After convincing Musleh that Denson had indeed milked Hardy for every dime he’d earned from the performances, and as Jones was now free of Hardy, Musleh saw no reason to pursue further punishment so long as Hardy agreed to leave Florida promptly and not come back.

As for Jones, she told reporters awaiting outside the courthouse after the ruling, “I know I can use a little training in singing jazz and the blues, but I feel I can go all the way. I don’t believe there is such a word as can’t…. I’ve got my own bag. The way I feel is that people can buy Aretha for Aretha, and they can buy Vickie Jane for Vickie… It’s going to be hard, but nothing’s going to stop me from making it as a singer…”

Musleh then doubled down on helping Jones, facilitating an introduction with Duke Ellington- yes, THE Duke Ellington. At the same time, she was introduced to millionaire Ray Greene, who gave her $500 on the spot (about $4,000 today) and set her up with a place to stay. He then booked for her what would end up being a sold out tour with Duke Ellington, initially earning Jones $450 per performance, which within a few weeks was boosted to $1500 a show (about $12,000 today).

Jones used the money to support her young family and became something of a celebrity in her own right, appearing on the cover of the same magazines she’d read religiously for their coverage of Franklin, including Jet.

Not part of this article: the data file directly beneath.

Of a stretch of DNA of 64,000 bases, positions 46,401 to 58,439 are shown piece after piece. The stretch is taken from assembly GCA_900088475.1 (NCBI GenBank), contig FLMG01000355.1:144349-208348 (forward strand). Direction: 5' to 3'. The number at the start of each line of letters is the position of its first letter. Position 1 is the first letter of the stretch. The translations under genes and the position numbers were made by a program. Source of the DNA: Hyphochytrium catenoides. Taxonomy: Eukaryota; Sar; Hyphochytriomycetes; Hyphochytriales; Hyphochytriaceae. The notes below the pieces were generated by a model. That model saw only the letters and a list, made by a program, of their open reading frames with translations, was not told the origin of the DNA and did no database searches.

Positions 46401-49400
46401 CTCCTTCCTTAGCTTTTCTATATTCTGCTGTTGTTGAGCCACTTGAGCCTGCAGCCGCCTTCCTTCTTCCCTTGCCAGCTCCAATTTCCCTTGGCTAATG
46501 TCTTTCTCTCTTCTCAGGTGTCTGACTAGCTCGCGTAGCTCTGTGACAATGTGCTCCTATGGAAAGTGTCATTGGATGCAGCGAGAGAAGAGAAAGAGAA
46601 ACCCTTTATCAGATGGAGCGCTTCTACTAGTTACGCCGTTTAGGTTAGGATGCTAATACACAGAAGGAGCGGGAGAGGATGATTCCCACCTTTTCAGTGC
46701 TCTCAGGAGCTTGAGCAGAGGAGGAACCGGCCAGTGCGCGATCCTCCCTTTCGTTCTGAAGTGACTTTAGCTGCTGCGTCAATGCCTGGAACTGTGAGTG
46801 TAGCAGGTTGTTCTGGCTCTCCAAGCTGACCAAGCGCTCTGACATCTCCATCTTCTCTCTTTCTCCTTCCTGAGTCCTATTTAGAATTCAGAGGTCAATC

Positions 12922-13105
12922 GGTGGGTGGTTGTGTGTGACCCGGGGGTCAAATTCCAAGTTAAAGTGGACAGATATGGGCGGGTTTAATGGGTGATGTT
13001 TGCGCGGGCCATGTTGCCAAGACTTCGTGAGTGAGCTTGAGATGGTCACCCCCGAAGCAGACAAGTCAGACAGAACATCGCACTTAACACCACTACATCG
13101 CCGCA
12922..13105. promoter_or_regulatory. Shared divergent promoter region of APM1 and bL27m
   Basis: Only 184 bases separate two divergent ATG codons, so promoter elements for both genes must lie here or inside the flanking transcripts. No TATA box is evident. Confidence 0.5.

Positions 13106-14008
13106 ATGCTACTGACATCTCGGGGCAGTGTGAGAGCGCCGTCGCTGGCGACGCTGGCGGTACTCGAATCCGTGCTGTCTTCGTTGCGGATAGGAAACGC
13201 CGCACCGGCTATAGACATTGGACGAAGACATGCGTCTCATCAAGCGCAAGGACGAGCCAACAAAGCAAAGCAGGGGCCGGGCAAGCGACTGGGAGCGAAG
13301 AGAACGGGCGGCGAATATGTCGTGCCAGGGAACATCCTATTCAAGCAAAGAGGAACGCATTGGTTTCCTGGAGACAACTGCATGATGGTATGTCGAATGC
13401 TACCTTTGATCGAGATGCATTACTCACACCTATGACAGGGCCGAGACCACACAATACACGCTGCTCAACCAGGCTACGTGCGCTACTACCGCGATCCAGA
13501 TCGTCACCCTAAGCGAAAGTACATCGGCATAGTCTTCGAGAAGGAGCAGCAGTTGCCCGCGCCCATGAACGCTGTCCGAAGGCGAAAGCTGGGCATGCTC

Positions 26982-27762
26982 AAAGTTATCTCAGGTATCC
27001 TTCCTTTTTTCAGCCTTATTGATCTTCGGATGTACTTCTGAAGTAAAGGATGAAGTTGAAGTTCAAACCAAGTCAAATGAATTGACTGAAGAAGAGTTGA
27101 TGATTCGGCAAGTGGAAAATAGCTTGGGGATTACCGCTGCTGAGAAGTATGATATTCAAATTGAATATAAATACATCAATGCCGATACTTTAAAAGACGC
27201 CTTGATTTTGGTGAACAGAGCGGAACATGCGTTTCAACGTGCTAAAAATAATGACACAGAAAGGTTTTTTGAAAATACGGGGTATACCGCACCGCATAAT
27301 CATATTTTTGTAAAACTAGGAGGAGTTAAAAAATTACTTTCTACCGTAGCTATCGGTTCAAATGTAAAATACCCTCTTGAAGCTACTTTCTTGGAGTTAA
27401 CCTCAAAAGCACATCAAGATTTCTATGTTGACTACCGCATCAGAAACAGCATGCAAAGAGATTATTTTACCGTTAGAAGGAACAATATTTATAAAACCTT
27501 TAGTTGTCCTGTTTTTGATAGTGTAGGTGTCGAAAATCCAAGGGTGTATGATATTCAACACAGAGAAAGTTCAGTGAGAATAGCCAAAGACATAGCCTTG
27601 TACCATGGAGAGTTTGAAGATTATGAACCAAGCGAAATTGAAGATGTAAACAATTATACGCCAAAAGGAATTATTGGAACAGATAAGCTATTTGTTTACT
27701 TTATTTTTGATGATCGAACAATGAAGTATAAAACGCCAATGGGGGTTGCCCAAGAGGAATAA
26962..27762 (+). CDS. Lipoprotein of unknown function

In fact, as her fame grew, it ironically emerged that someone in Virginia was impersonating Jones in performances. Said Jones of this, “She’s stopped now, but I don’t hold anything against her. I know how it was to be hungry, without any money, supporting a family…”

Jones ultimately very abruptly gave up her career with her star still rising when she learned her mother, who took care of her four boys while Jones was touring, had been unable to handle them and sent them off to live with Jones’ abusive ex-husband. Being the quality individual he was, he told the boys their mother had abandoned them and was never coming back. When she heard of all of this, she promptly went home and told her boys she wouldn’t leave them again. She stuck to her word, giving up her dream and retiring from professional singing. She followed that up by earning her high school diploma as had been one of her other dreams.

Her sons would later note, while she didn’t perform publicly anymore, she did frequently sing for them, as well as kept a clipping of herself on the cover of Jet on the mantle to help encourage them that no matter how big their dreams or how impossible it may seem, they could achieve theirs as she briefly had hers. Jones ultimately lived to the age of 58, passing away in 2000.

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One comment

  • why didn’t the judge make the abuser give her some of the thousands he’d earned since he knew she had no money or possessions to show she had spent money. I believed the judge was paid off as many of them were.